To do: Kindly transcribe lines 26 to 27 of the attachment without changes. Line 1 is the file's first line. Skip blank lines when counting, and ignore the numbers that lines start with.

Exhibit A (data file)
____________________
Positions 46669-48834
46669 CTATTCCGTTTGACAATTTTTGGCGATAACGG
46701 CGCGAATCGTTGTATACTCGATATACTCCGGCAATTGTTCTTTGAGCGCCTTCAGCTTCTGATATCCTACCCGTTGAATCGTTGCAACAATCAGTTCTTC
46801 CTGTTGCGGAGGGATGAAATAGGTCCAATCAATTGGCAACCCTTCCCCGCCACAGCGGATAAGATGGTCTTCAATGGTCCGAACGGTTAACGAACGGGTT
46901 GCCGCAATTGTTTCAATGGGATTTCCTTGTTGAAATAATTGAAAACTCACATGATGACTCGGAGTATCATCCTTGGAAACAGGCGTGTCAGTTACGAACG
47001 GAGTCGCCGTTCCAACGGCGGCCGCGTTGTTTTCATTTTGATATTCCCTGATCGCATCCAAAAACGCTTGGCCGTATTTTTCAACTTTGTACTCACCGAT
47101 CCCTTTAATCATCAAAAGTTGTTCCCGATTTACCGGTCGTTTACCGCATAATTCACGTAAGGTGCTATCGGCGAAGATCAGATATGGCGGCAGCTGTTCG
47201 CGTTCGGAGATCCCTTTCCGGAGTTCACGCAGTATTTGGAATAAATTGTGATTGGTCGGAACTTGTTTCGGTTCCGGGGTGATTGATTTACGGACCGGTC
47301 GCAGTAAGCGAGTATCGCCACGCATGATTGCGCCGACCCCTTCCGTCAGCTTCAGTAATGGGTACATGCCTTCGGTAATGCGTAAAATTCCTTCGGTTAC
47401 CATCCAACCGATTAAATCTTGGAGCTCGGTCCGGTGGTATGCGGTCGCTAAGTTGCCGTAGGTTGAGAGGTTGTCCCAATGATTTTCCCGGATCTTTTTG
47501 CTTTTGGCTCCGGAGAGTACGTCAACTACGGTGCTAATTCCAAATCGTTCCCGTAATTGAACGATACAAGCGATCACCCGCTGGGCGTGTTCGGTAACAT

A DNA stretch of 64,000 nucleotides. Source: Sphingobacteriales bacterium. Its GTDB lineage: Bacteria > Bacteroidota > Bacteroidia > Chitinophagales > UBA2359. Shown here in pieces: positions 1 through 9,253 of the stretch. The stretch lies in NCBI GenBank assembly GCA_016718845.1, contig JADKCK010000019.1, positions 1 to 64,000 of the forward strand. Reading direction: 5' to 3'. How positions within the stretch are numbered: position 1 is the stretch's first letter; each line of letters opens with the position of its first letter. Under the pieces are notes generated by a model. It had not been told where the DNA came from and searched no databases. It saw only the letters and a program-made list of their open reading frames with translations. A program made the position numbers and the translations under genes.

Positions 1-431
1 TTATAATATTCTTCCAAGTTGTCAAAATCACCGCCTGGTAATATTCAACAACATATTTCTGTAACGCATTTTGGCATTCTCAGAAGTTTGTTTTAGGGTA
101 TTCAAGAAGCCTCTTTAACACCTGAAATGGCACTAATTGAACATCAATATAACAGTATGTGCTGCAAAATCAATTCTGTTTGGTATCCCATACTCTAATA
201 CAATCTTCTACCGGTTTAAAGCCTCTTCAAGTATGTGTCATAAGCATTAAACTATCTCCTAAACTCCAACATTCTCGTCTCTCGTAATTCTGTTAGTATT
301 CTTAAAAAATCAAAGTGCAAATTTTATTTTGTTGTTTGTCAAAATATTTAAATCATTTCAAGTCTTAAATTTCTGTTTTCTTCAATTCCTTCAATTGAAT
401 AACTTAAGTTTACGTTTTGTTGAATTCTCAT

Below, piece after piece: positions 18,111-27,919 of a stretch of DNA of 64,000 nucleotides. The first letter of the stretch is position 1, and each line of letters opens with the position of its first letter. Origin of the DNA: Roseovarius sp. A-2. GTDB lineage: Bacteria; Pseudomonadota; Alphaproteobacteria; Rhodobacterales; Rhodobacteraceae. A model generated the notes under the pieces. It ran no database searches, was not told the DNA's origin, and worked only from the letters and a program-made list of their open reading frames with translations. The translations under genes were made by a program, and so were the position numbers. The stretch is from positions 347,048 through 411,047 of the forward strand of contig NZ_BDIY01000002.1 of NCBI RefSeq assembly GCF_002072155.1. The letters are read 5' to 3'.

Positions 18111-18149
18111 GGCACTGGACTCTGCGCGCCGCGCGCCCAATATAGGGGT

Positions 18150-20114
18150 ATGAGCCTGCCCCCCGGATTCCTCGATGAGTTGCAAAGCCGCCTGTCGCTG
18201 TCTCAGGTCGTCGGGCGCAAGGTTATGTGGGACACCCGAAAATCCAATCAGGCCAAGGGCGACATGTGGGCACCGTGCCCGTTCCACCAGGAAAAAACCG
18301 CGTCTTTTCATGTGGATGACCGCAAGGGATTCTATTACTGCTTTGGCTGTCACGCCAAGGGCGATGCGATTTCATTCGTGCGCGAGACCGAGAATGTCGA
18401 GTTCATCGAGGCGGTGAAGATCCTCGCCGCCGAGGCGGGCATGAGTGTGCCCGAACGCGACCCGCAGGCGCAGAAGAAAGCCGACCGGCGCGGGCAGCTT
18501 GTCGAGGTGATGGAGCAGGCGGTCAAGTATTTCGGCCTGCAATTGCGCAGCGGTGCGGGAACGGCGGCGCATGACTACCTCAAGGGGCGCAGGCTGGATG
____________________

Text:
18401 GTTCATCGAGGCGGTGAAGATCCTCGCCGCCGAGGCGGGCATGAGTGTGCCCGAACGCGACCCGCAGGCGCAGAAGAAAGCCGACCGGCGCGGGCAGCTT
18501 GTCGAGGTGATGGAGCAGGCGGTCAAGTATTTCGGCCTGCAATTGCGCAGCGGTGCGGGAACGGCGGCGCATGACTACCTCAAGGGGCGCAGGCTGGATG